Pre-set variations offered by Mortal Kombat 11 don’t fall in line with the accepted Kompetitive variations. That means players have to manually create them should they wish to play around in tournament mode or prepare for online ranked play. At best it’s an oversight, at worst t’s bad design that misleads casual players who are in for a shock when they jump in to ranked and their custom variations that they spent a long time developing and earning gear for become moot. It’s really a missed opportunity that these variations are exclusively tied to casual play and there’s no online ranked channel to support their inclusion considering how big a factor they play in the single player longevity of Mortal Kombat 11.
The only remaining impact of unlocking gear is really on a visual front at that point and the extent of its prevalence is tied to randomly generated sets, which are fairly ugly at times. Even with the crisp and unrelenting 60fps of the combat accompanied by the gorgeous 30fps cinematics, these random outfits cannot be saved.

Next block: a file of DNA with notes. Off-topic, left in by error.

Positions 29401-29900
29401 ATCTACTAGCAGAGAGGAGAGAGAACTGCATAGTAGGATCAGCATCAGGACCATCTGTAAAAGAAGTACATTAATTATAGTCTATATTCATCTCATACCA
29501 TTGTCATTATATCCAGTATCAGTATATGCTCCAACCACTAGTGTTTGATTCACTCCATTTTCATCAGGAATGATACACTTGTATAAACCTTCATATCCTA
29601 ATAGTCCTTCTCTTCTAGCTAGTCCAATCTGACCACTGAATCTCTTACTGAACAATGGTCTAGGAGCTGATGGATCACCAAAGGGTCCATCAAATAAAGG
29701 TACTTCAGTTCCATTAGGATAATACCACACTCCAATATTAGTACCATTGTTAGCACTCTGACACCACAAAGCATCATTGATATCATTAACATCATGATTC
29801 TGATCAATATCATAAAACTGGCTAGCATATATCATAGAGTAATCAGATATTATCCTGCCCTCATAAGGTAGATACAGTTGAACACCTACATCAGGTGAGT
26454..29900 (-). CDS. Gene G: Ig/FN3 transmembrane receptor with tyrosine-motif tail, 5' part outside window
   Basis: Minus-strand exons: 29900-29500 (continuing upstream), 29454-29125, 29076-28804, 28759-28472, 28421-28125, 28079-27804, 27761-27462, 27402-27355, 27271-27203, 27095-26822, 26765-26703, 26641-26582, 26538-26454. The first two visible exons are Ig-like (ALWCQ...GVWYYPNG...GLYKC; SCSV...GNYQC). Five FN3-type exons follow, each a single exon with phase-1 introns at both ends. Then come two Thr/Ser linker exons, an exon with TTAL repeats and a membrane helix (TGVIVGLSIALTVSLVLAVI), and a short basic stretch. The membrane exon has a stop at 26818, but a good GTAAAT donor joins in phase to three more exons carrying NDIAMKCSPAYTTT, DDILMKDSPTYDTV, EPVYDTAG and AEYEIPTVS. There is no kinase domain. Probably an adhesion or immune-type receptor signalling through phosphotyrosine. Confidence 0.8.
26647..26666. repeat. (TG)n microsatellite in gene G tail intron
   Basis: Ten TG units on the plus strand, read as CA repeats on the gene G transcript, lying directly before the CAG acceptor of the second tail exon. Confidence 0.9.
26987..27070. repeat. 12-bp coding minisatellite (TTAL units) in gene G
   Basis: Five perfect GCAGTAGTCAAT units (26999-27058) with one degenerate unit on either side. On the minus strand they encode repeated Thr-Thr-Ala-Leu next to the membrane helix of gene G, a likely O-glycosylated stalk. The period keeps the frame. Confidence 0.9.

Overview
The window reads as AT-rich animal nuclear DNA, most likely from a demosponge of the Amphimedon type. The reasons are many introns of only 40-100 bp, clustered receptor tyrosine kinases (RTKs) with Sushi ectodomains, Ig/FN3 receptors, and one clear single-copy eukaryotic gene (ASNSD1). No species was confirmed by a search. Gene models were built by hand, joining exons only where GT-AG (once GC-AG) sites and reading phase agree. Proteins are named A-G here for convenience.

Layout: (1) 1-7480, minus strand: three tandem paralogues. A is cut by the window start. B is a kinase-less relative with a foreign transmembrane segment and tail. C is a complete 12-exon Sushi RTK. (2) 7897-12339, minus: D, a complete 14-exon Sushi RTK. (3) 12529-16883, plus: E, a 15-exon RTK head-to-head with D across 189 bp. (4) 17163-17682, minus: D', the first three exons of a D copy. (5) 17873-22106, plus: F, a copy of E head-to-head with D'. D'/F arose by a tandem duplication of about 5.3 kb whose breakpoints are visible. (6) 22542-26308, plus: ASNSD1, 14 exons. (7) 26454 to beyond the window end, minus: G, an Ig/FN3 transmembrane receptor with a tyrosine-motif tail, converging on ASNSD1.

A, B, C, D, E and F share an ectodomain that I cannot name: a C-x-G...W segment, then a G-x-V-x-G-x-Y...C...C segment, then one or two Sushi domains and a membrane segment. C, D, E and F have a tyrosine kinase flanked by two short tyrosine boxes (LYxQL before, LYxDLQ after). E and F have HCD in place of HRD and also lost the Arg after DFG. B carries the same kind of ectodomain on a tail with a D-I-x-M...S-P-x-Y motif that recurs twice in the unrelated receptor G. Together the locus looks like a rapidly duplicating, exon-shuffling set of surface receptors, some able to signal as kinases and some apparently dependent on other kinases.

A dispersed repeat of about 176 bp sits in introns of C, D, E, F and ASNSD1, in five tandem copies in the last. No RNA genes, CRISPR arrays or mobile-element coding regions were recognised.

Mortal Kombat 11 is clearly evolving as it goes and Warner Borther/NRS’s persistent patches are both a blessing and a curse. Within one week of launch we had seen three patches accompanied by the odd online hot fix, resulting in a feeling of instability or confidence in the product. Not only were bugs fixed, thankfully, but there balance tweaks that resulted in character’s basic game plans changing overnight, TWICE. Regardless of how good the story was, the final chapter just stings and I can’t see beyond it. The decisions made to conclude the entire campaign are just so unearned. Then you have the weird accompaniment of mapping the buttons, the required inputs of some reversal/defensive options, and the lingering notion that the new mechanics are all familiar and ultimately lead me to going back to the games they are also present in rather than appreciating their implementation. Personally, Mortal Kombat 11 has been the hardest to judge my enjoyment of in recent years. The game designer in me laughs at the implementation and use of some buttons, the casual gamer in me loves that absurdity of the violence and the visuals, and the competitive player in me wants to nit-pick the overall treatment of balance and how the game plays out in a serious environment.